Plain C19 pews in the nave, with decorative iron lamp standards. Openwork C19 carved Gothic pulpit at left. Octagonal font and base carved in one piece. The west of the nave is separated as a vestry by an open screen. The C19 chancel arch is wide and four-centred, in sandstone, with nook columns each side in black marble. This arch lacked sufficient abutment and is now held by a large steel tie rod. The chancel screen is carved in oak with decorative cornice. One step up to the chancel. Simple C19 Gothic choirstalls and a prayer desk. The organ (an originally hand-pumped instrument, brought from Rûg in 1897) is at left. Two steps lead up to the sanctuary. The Communion rail is hardwood with a hinged lifting section at centre and decorative iron standards. Openwork C19 carved Gothic altar on one plinth step. Stone trefoil-headed C19 alcove and credence table built into the foot of the south window.
All the windows are in plain glass except the north east window of the chancel which contains panels of relocated mediaeval glass (probably originally from the east window), and the north east window of the nave which depicts Christ giving the keys to St Peter, in memory of the Rev. T Ll Williams, 1915.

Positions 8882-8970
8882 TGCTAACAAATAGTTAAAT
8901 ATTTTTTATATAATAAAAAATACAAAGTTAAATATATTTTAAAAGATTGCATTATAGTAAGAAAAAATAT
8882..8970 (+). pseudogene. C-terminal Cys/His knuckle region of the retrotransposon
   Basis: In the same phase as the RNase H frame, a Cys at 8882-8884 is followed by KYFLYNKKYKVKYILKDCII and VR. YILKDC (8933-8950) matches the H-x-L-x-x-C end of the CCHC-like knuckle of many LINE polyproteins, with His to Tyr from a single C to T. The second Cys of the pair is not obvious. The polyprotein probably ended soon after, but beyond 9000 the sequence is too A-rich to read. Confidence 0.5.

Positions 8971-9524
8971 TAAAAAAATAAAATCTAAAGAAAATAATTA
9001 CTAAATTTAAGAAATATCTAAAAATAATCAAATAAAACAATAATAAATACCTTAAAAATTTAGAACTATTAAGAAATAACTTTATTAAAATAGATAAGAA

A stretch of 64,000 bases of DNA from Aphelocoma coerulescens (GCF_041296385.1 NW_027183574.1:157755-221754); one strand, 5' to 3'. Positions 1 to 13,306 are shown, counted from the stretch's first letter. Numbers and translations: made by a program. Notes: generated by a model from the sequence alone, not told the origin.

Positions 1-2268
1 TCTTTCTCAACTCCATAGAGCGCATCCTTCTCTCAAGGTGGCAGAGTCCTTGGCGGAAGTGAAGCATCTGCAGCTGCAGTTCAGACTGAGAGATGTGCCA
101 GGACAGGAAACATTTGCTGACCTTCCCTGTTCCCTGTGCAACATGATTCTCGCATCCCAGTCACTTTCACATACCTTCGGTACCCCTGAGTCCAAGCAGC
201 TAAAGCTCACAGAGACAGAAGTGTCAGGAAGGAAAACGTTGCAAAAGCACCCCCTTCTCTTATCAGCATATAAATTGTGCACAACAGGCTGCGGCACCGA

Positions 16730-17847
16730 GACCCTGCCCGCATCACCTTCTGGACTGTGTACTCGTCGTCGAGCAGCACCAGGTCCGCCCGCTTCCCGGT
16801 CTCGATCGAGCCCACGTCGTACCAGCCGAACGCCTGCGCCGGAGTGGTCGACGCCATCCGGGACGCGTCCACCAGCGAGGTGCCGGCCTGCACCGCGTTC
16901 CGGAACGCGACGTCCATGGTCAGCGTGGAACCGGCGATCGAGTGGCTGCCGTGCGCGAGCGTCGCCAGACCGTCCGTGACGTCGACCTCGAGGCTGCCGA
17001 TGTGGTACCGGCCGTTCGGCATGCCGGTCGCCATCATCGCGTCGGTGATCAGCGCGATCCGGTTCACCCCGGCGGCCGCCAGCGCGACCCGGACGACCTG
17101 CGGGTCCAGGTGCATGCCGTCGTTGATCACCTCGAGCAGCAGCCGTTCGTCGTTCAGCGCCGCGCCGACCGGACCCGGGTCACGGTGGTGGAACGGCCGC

On the chancel walls are Jacobean carved panels from the Ucheldre seat and a chronogram inscription. On the walls of the nave are a crucifix over the pulpit, a C19 carved panel of the Lord's Prayer, and a white marble memorial to the Rev. E Roberts  and others; a Baroque memorial to William Humffreys of Maerdu  and his wife , with broken rounded armorial pediment, cherub beneath shelf, the memorial dated 1753. There is a table of incumbents since 1535 and drawings of the church before restoration. Near the door is a table of charitable bequests to the poor. In the porch there is a foundation stone laid by Frances Georgiana Wynn on 12th February 1880.
A dug-out mediaeval parish chest stands in the vestry.
A church retaining significant early fabric including fine late medieval roofs. The church owes much of its external character to the private patronage of the Newborough estate.